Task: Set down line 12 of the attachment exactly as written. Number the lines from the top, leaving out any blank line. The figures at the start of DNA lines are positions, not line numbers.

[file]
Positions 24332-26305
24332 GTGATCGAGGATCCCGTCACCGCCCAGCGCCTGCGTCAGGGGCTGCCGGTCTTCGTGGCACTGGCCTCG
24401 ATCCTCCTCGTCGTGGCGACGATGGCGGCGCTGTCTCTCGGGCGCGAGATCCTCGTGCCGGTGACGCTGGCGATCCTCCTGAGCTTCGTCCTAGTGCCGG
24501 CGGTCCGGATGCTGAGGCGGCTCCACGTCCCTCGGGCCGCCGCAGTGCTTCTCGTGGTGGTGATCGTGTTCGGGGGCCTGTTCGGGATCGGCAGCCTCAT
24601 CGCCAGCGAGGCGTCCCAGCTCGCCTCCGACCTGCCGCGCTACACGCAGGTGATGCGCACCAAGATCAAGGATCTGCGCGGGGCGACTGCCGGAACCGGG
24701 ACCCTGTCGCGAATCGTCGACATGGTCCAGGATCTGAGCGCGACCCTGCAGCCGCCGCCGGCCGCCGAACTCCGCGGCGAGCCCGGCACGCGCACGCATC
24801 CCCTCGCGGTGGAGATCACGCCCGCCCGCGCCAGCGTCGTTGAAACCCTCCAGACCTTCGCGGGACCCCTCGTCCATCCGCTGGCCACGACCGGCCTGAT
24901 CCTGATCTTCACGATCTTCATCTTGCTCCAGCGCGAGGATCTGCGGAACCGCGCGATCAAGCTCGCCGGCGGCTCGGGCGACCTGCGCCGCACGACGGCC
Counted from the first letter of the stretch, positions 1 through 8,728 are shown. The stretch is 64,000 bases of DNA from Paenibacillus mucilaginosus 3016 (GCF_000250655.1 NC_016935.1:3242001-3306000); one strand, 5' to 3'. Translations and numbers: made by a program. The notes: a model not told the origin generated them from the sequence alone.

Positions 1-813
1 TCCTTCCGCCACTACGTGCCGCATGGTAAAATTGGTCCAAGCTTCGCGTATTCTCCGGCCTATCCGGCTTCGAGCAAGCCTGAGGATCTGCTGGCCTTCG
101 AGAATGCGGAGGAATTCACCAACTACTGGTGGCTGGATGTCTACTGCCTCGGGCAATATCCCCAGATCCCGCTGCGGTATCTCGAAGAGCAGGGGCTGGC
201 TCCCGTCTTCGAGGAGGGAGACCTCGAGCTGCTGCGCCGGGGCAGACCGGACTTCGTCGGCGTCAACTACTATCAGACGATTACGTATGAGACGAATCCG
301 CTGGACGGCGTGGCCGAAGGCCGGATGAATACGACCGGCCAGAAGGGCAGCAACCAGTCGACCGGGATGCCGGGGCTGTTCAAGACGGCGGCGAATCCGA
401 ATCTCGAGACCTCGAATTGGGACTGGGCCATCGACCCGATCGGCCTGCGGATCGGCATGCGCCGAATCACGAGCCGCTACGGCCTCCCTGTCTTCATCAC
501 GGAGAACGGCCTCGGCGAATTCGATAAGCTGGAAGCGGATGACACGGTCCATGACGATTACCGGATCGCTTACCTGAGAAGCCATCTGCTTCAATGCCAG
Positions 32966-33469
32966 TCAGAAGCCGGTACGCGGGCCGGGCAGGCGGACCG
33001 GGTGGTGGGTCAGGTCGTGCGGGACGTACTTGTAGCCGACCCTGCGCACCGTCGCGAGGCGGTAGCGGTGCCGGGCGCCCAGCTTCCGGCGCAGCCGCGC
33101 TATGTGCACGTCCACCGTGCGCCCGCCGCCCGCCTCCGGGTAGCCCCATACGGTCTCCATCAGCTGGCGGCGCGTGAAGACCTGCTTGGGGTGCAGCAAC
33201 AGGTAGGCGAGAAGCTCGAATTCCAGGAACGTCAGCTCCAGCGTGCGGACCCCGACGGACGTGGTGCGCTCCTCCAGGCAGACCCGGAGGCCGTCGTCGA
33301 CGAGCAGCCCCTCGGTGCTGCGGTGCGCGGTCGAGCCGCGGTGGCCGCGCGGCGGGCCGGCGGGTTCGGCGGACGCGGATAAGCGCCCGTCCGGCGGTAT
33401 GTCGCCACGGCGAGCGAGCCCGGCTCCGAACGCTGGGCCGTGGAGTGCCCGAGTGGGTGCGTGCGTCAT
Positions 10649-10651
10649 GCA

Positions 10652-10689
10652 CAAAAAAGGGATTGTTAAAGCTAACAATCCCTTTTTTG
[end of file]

101 AGAATGCGGAGGAATTCACCAACTACTGGTGGCTGGATGTCTACTGCCTCGGGCAATATCCCCAGATCCCGCTGCGGTATCTCGAAGAGCAGGGGCTGGC